Should you consider extending the ending time of your silent auction to allow for more bidding time?
The short answer is NO! The data tells the story. Review the case study.
The success of any auction is competitive bidding the higher the volume of competitive bidders the higher the revenues, agreed? When you extend the ending time of a silent auction you not only erode the sense of urgency, but you may lose your attendees’ attention span which could decrease overall participation.
Let’s say that you move the ending time of the silent auction beyond the main event feature whether it be a live auction, a special appeal, or a game of last hero. When that main feature ends people perceive that the function is over and will be thinking about going home, dancing, having a nightcap, or something else.
For an in-person event; those who have had enough of the function will be packing up and leaving. Even with the advantages of mobile bidding which could enable them to continue bidding in the car while commuting, they may be likely not to participate because now they must plan to claim won items at another time.
For hybrid or virtual events, where remote attendees may be already prepared to accept shipping contingencies or a later date pick-up for their won items, they may likely think that when the show is over it’s over and may not be interested in staying engaged for another hour or two.
The best time to end your silent auction is when you have everyone engaged. Why end at a time when your audience has diminished due to lack of interest or them being distracted by whatever they wish to do outside the time they have committed to participate?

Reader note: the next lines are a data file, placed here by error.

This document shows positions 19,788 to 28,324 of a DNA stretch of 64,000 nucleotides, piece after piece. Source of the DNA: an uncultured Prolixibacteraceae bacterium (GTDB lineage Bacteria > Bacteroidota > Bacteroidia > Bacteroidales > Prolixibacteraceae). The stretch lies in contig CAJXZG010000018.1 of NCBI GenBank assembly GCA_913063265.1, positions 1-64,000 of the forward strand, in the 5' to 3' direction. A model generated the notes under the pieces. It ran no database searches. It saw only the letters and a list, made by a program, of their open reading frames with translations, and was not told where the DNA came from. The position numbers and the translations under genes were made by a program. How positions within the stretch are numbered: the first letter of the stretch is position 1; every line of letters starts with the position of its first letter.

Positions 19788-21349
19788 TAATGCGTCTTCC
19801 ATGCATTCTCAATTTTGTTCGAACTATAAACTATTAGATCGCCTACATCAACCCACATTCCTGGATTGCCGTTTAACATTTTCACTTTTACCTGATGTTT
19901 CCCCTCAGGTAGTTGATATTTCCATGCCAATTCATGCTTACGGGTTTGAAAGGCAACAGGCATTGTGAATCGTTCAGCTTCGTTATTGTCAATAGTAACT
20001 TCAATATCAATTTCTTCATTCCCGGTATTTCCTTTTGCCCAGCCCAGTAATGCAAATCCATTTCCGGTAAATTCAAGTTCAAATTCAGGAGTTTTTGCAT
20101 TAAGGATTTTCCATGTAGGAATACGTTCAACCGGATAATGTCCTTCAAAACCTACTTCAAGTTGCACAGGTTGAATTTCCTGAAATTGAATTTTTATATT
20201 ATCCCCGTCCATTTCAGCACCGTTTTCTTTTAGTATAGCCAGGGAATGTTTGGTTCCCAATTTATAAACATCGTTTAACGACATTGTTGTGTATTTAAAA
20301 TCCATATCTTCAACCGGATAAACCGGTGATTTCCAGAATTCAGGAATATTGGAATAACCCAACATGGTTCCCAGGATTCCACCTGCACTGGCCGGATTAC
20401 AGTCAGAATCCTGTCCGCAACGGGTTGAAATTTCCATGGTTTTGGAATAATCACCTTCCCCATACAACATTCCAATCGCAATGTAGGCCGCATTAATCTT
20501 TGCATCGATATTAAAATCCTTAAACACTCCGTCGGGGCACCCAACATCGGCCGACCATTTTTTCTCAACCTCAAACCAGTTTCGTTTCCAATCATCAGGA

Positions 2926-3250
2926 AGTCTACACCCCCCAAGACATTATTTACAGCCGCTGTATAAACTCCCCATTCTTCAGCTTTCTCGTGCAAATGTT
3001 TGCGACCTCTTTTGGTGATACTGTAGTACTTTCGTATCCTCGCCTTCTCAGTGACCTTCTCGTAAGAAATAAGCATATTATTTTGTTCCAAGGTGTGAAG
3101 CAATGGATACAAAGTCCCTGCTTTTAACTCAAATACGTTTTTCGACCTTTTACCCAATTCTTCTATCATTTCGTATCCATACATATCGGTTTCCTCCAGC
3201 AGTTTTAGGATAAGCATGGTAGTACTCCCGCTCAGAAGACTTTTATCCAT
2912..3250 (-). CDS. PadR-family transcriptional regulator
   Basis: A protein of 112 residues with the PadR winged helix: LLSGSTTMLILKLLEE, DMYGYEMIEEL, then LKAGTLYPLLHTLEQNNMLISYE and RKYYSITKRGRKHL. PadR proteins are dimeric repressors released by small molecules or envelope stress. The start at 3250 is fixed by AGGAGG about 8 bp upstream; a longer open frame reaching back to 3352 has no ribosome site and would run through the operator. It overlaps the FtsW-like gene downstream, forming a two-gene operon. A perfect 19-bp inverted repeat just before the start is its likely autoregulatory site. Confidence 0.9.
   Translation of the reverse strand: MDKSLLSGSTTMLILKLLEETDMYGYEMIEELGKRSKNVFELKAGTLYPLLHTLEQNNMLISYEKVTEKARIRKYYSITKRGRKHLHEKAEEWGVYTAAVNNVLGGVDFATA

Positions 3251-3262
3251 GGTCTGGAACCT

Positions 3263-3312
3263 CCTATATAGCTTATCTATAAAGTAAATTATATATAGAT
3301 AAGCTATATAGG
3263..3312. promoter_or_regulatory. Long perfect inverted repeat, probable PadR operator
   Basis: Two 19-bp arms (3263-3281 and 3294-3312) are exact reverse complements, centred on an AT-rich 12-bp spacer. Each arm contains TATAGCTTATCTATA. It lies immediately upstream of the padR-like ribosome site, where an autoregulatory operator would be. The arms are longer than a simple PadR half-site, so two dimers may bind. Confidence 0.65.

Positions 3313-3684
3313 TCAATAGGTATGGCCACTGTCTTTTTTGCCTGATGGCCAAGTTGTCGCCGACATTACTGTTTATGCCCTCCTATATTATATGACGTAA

We were recently contracted by an organization that had been using Mobile bidding for a few years and liked it very much. The event was a hybrid with people on-site, in-person, and people bidding live, donating, and participating in the mobile silent auction remotely. We signed a contract and began to develop the run of show. It was then we discovered that they wished the silent auction to end the next day “because the extra time would allow for more revenue.” We advised against this, but they would not budge stating they “always did it that way”. This was one of the longer delays we have ever been involved with, so we decided to chart the activity for a case study.
At this event, the organization extended the silent auction closing time 14 hours past the hybrid event bidding volume peak into the following Sunday to allow more time for bidding in hopes of realizing more revenue.
This action resulted in a 68% reduction in total bidding volume as only 32% of bidders stayed engaged in bidding activity through to the next day.
Who knows what home projects, family events, worship plans, or other thoughts people had on their minds for their Sunday? Besides they had already given dollars and time the night before. For the 32% that waited to bid in the last 15 minutes of the event Sunday morning, , they were likely aware that the competition would be low, and they could score some great buys.
Whatever the specified closing time of an auction is, the largest volume of competitive bidding will occur in the final moments of the event because it’s human nature.
Please review the following graph where we plotted the peak bidding and activity times.
This interesting data reinforces the strategy to close your silent auction during a time when your attendees are fully engaged for your group to realize maximum competitive participation. Download a .pdf copy of the case study bidding volume graph.